Since Reeva Steenkamp's death, 243 women have been killed by male violence in the UK alone

Meanwhile, the refuges that have saved countless women’s lives are being closed

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The Independent Online

Now the dust has settled in the South African courtroom. The camera crews and journalists are packing up and getting their planes home. Pistorius is in a prison cell, facing a five-year sentence, but secure in the knowledge that he may only have to serve ten months of it. Who knows, perhaps his hotly anticipated memoir will be on the shelves ready for next Christmas. The sports committees who make the decisions have ruled that he won’t be allowed to compete for five years. So at least Steenkamp’s family won’t have to hear thousands of fans in Rio cheering the name of their daughter’s killer.

Pistorius’ story is already being re-written. No longer a case of a man who shot a woman dead, it’s now a narrative of the fallen hero. It’s a story about his ‘ordeal’. His ‘fall from grace’. We’re already hearing about his ‘ruined life’ – always written in the passive tense so that we don’t notice he was the active agent in his own ruining. The fact that Reeva Steenkamp’s life is ended remains unspoken.

I believe there’s another story to be told, in the wake of this case. And that’s the story of male violence against women – both in South Africa where a woman is killed by her partner every eight hours, in the UK where a woman is killed by her partner every 3.5 days, and around the world where 1 in 3 women will be raped, beaten or abused in their lifetimes. During the period of Pistorius’ sentencing, approximately 27 women were killed as a result of domestic abuse in South Africa.

Reeva Steenkamp was killed on 14 February 2013 – the same day millions of women followed Eve Ensler’s to dance in defiance of male violence for One Billion Rising. Since her death, approximately 243 women have been killed by suspected male violence in the UK118 this year alone. The last woman killed – in my hometown – was just 18 years old. She had her whole life ahead of her. She had hopes and dreams. Whoever killed her stole that future from her.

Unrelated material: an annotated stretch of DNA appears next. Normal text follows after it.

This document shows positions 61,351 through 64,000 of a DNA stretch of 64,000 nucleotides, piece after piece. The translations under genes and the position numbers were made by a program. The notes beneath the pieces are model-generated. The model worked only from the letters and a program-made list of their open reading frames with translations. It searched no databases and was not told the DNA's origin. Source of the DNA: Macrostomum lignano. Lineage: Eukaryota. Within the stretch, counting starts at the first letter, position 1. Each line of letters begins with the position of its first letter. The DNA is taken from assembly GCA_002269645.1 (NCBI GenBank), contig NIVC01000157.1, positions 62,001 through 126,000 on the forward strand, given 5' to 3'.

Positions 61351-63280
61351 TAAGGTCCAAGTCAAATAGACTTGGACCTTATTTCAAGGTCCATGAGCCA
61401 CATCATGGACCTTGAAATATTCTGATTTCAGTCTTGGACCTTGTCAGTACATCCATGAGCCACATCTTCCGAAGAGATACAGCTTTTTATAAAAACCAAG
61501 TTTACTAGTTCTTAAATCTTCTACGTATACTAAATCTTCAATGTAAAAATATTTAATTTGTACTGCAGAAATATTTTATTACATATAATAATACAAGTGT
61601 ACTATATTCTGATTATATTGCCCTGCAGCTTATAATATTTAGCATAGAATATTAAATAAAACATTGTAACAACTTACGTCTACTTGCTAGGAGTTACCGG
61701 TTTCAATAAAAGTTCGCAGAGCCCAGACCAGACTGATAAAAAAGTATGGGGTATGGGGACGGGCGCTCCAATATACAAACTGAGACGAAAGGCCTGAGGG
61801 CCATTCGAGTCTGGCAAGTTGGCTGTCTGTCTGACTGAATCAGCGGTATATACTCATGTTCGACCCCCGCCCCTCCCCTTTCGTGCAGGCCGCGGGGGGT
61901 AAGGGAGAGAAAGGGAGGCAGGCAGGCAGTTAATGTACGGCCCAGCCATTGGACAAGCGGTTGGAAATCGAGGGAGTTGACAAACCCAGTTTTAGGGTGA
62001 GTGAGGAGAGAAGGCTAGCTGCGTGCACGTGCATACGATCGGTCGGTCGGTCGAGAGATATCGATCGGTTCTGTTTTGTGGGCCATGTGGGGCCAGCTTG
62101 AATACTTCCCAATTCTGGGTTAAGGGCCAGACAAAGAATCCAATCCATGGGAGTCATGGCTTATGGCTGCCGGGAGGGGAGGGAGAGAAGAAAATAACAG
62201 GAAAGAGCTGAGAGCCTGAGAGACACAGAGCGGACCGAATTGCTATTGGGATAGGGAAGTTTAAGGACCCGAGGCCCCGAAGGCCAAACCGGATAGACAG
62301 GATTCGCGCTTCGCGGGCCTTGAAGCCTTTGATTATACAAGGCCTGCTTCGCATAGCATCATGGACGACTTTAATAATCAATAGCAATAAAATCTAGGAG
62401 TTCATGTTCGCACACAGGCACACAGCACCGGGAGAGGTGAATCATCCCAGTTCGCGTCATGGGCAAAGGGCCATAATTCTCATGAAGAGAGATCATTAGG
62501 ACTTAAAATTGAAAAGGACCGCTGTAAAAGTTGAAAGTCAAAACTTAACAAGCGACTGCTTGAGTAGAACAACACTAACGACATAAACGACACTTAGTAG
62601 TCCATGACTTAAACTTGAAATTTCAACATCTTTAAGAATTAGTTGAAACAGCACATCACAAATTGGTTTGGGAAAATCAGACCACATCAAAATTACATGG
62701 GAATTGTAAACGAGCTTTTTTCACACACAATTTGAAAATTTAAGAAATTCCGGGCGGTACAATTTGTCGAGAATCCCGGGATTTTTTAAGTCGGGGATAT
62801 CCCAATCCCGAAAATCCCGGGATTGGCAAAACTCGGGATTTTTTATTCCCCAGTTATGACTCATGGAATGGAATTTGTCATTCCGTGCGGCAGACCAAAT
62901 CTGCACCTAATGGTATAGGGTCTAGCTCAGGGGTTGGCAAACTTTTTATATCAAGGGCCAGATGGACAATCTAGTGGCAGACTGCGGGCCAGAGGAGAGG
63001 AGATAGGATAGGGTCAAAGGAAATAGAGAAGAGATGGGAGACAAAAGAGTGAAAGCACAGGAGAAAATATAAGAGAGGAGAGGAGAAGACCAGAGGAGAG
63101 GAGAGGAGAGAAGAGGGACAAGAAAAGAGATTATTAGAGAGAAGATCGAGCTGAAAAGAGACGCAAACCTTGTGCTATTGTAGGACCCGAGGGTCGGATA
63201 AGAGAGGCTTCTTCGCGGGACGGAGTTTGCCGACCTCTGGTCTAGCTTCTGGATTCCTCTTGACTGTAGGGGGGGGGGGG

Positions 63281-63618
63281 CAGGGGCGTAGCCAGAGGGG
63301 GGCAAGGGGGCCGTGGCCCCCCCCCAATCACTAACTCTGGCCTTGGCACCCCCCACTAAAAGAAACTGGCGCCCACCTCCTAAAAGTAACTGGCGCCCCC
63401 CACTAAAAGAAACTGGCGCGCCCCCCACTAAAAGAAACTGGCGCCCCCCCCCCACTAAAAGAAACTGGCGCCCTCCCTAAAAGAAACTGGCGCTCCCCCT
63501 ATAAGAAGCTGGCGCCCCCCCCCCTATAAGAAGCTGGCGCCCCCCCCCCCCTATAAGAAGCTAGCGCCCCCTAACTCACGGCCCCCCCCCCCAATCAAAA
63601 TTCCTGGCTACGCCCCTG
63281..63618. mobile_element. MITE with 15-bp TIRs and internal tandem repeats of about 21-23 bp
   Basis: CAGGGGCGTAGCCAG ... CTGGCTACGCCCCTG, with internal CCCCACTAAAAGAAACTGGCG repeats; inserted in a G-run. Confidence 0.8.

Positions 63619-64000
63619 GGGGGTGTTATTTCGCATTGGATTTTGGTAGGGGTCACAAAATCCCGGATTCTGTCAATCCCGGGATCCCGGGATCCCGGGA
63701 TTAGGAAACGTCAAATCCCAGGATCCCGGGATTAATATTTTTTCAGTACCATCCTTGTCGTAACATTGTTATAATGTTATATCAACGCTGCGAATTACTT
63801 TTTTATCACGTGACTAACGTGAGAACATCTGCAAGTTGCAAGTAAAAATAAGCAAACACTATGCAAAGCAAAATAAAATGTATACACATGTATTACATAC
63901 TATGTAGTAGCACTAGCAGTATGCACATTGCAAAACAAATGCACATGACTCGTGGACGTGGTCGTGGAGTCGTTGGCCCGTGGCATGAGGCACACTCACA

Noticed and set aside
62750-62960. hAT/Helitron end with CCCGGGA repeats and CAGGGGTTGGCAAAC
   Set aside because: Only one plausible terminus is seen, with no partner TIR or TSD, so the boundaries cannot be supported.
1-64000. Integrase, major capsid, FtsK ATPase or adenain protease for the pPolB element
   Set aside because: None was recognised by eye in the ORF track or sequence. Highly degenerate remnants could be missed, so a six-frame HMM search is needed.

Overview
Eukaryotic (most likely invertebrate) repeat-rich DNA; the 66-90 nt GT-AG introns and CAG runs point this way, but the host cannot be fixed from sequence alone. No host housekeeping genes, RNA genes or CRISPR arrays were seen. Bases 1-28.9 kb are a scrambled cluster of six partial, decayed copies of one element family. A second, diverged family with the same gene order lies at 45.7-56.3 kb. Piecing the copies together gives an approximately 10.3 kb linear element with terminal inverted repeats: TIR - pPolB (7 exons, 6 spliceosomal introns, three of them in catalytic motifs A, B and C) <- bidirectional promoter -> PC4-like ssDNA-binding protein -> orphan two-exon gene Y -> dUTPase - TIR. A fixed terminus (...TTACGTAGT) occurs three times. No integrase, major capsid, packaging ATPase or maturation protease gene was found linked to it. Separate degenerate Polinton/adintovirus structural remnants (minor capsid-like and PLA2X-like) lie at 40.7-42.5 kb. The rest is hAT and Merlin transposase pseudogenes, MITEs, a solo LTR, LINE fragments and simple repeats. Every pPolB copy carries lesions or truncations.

Some of those women’s murders were followed by an inquiry into police failings. The inquiries found, again, that the police could have acted sooner to protect the victim. The inquiries found, again, that calls for help from the victim were ignored. The inquiries found, again, that if the women were listened to and supported, they didn’t need to die.

Meanwhile, the safety net of refuges that have saved countless women’s lives are being attacked, and closed. As a result, a snapshot day recorded by Women’s Aid found that 150 women with 103 children were turned away from refuges.

Almost every time a woman is killed by a man in the UK, the murder is described by the police as an ‘isolated incident’. But when 118 women are killed by men in nine and a half months, these are not ‘isolated incidents’. These murders are connected. Until we recognise that these are not isolated incidents, that they are part of a pattern of male violence, then we won’t be able to prevent these killings.

Not treating domestic abuse murders as isolated incidents will involve the police taking calls for help from abused women seriously. It will involve a co-ordinated and urgent response to reports from women that their partner is threatening them. It will involve recognising the signs, hearing the cries for help, and ensuring that women are listened to and protected. And it will mean properly funding and supporting the safety net of refuges, so that when women are listened to and responded to, they have somewhere safe to go.

Because we can’t go on like this. We can’t end 2014 with another 140 women dead as a result of suspected male violence. We can’t read another report that highlights police failings in the case of too many of those deaths. We can’t have another day where 150 women are turned away from refuges and forced to return home, knowing that the moment of trying to leave is the most dangerous of all.

We can’t continue to put up with a world where women aged 15-44 are more at risk from rape and domestic abuse than cancer, car accidents, war and malaria. Because that’s not an ‘isolated incident’. That’s a pattern of deadly misogyny that is killing women every day.

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